I shot that through the fence, and I was surprised I was able to pick it out and focus on it amid all the interference by grass, fence post, and fence. Here is a nice shot of his coloring.
I did get better shots once he hopped up on the Blue Spruce next to the house.
Well, not those shots; those shot are a tad ‘soft’ . . . I mean these next shots:
You’d never know it, but it was fairly breezy, and he was doing a balancing act as he foraged on the outer branches.
Sometimes it looked as if took notice of me leaning over the railing, snapping away.
For the most part he concentrated on his balance.
The House Sparrow above him watched on with seeming indifference.
Actually, he was probably making sure the Towhee didn’t make a move on his lady.
Perhaps sensing her mate’s jealousy, she dropped down to forage on the ground.
The male, in turn, flew up to the roof, gaining a better vantage point to monitor affairs (or lack thereof).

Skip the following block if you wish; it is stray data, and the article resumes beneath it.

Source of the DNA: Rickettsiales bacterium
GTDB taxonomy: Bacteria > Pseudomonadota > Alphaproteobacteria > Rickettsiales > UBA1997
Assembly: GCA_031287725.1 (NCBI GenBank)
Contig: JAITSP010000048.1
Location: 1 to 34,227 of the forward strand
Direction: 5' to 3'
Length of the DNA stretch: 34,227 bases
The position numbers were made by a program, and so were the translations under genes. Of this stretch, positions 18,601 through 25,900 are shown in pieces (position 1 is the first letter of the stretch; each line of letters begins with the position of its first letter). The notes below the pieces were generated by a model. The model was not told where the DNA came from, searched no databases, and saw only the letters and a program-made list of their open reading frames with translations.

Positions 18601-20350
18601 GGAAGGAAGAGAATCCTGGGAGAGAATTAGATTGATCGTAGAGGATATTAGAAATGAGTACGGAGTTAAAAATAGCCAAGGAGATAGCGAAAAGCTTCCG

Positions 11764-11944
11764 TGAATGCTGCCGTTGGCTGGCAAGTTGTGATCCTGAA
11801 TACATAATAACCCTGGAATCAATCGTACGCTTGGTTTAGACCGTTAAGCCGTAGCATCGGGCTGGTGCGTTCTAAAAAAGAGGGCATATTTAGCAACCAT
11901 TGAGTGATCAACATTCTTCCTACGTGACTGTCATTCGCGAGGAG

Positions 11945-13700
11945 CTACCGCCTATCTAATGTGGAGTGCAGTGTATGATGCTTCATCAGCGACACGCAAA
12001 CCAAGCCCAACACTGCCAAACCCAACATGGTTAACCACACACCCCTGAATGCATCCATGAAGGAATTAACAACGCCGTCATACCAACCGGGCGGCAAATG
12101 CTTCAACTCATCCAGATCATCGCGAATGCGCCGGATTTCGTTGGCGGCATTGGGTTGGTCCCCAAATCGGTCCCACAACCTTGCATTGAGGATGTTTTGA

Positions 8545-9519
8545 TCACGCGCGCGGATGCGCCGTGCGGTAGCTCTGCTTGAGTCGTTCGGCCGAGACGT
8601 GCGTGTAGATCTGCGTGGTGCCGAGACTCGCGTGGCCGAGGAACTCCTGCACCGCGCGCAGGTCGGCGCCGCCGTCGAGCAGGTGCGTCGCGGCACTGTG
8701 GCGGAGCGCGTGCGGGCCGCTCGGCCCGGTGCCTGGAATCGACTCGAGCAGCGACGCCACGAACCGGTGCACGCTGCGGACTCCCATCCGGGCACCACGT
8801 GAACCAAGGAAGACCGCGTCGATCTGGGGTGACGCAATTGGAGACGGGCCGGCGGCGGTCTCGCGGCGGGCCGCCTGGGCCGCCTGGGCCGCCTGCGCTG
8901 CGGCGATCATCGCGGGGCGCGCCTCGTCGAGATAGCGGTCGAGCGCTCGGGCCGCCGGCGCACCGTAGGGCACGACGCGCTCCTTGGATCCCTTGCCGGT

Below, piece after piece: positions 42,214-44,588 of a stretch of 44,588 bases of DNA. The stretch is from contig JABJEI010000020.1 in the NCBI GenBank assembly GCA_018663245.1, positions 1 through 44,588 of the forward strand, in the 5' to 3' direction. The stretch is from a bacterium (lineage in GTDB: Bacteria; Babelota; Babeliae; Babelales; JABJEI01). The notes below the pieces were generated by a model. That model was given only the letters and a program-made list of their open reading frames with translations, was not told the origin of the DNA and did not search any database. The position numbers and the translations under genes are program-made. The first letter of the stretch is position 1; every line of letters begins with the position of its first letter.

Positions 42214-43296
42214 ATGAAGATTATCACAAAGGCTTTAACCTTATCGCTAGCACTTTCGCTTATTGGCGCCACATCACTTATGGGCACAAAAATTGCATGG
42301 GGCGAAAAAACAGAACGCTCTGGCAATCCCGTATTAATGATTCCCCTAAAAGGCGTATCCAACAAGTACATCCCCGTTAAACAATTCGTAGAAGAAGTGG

I don’t know what made me look up, but . . .
I’m not sure what they are, but they were heading North . . .
The Grackles were foraging on my grass . . .
. . . and the Robin was singing his evening song from atop the neighbor’s house.
May 17th was drawing to a close, and there was no sign of Tree Swallows, and no sign of Bluebirds . I knew for a fact the Bluebirds had built a nest in their box, and that the new Tree Swallow box I had built stood empty. I turned and headed in, troubled thoughts swirling around inside the cavernous emptiness of my mind.